It’s the time of year for planting strawberries, and we’ve decided to try it out inside the glasshouse. To avoid the disappointment of picking a juicy strawberry, only to find it tunnelled into by a slug or songololo, we’ve built straw bale pyramids for our strawberries.
Straw has traditionally been used to cover and protect young plants from snow and frost in colder climates, and to keep fruit from rotting on the ground. Growing strawberries hydroponically is becoming popular again because it keeps the fruit from from the goggas on the ground. Hydroponics often relies on chemical feed, but we prefer to do things organically, which is why we have soaked the straw with EM (Effective Micro-organisms) to prevent fungus and release the nutrients to the plants. Our straw pyramids act as a holding medium through which the organic fertiliser is watered.
We have also tucked soil within the bales and included a fair amount of our earthworm compost to feed the plants. We’ll also use a kelp-based foliar feed once a week, and hope that all of this will result in masses of dingly-dangly fruit in a few months’ time.
In recent years, a neighbouring farm has grown strawberries in hanging baskets to prevent slug damage, and we’ll also be potting up some hanging baskets with strawberries shortly. For those of you living in small city places, this is something to consider for your balcony or stoep.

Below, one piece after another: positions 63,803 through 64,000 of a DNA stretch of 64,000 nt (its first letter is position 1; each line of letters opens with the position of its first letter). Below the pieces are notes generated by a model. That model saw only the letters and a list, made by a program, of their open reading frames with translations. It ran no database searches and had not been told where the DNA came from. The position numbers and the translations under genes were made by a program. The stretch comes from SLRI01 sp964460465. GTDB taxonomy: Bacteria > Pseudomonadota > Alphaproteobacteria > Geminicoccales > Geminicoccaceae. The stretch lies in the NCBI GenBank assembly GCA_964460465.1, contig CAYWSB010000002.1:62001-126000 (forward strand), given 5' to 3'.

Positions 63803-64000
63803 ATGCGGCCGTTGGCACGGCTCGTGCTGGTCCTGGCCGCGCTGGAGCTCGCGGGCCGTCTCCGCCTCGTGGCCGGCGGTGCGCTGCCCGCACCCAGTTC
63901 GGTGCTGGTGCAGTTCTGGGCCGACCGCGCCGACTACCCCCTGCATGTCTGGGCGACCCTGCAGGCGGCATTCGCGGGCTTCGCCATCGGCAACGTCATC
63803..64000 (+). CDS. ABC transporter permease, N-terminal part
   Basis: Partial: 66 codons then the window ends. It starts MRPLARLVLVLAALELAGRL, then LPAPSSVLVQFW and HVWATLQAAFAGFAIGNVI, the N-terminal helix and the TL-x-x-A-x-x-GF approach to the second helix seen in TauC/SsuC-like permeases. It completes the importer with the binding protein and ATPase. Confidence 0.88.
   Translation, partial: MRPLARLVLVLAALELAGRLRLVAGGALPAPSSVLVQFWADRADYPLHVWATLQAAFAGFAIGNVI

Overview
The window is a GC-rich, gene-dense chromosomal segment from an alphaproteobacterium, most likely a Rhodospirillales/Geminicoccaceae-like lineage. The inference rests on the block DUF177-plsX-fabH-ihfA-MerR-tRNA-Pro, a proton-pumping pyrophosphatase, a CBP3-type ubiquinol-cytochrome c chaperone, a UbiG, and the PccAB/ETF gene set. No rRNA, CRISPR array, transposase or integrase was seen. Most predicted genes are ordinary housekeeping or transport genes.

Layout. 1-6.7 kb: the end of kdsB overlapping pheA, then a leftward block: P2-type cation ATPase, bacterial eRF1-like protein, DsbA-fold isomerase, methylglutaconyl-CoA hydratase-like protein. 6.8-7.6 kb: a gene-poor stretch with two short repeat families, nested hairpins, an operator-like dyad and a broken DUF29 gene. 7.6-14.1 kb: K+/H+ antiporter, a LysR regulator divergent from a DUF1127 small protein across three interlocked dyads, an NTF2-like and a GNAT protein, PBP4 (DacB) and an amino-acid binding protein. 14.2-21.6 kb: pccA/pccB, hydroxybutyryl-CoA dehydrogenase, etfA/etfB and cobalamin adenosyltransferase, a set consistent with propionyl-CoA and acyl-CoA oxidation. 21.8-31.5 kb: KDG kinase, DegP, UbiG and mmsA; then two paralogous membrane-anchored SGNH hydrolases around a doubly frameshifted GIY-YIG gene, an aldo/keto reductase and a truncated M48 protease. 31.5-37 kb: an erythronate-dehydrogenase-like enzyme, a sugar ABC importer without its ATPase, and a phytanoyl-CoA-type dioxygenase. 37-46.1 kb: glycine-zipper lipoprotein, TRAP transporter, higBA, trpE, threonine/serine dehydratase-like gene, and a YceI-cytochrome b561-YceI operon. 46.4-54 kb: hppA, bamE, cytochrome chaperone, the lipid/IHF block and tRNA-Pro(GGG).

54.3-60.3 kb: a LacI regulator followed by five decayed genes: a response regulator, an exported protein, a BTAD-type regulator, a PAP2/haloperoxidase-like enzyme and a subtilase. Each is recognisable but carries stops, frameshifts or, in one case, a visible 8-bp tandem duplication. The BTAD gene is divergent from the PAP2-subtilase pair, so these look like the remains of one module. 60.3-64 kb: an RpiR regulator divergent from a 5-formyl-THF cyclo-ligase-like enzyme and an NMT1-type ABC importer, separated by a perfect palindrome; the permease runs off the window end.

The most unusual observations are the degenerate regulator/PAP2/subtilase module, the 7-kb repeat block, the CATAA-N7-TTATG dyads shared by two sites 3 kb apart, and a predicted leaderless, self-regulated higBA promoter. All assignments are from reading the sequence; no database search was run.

Today we have a post from one of our much-beloved gardeners, Gundula Deutschlander, all about Hibiscus:
My interest in Hibiscus was pricked when we noticed Zimbabwean ladies picking leaves from suburban shrubs flowering on the sidewalks, and using them for cooking. We were given seed from the hibiscus family by one of our Zimbabwean security guards, and also watched his okra seed grow to produce those strange lady’s fingers, and the swelling buds of his cotton bursting open to present their downy fluff. However it’s the hibiscus that I have grown in the glasshouse that has really tantalised my tastebuds.
The Hibiscus Roselle (Hibiscus Sabdariffa) originates from Sudan, where they call it “karkade”, and the plant was domesticated around 4 000 BC. It is true famine food, as it is very drought tolerant. In famine stricken areas the seeds are actually ground to use as a coffee substitute or as flour to be used in soup or for making patties. Even though it is somewhat bitter, it is a good source of protein.
Hibiscus spread around the globe, as slaves took seeds with them, weaving hibiscus into the local cuisine from Jamaica – where it is drunk with ginger and rum – to Lebanon – they drink it with a sprinkling of toasted pine nuts – and even in Burma, where it is a sweet preserve.
Most often, Hibiscus Roselle is grown as an annual, with the first two harvests cropped for their leaves – edible raw or cooked. Only as the summer days shorten do the Hibiscus plants begin to flower. The calix around the flower swells as the flower fades and turns into a ruby red jewel, and it’s this fleshy calix that I have begun to harvest to drink as a refreshing tea.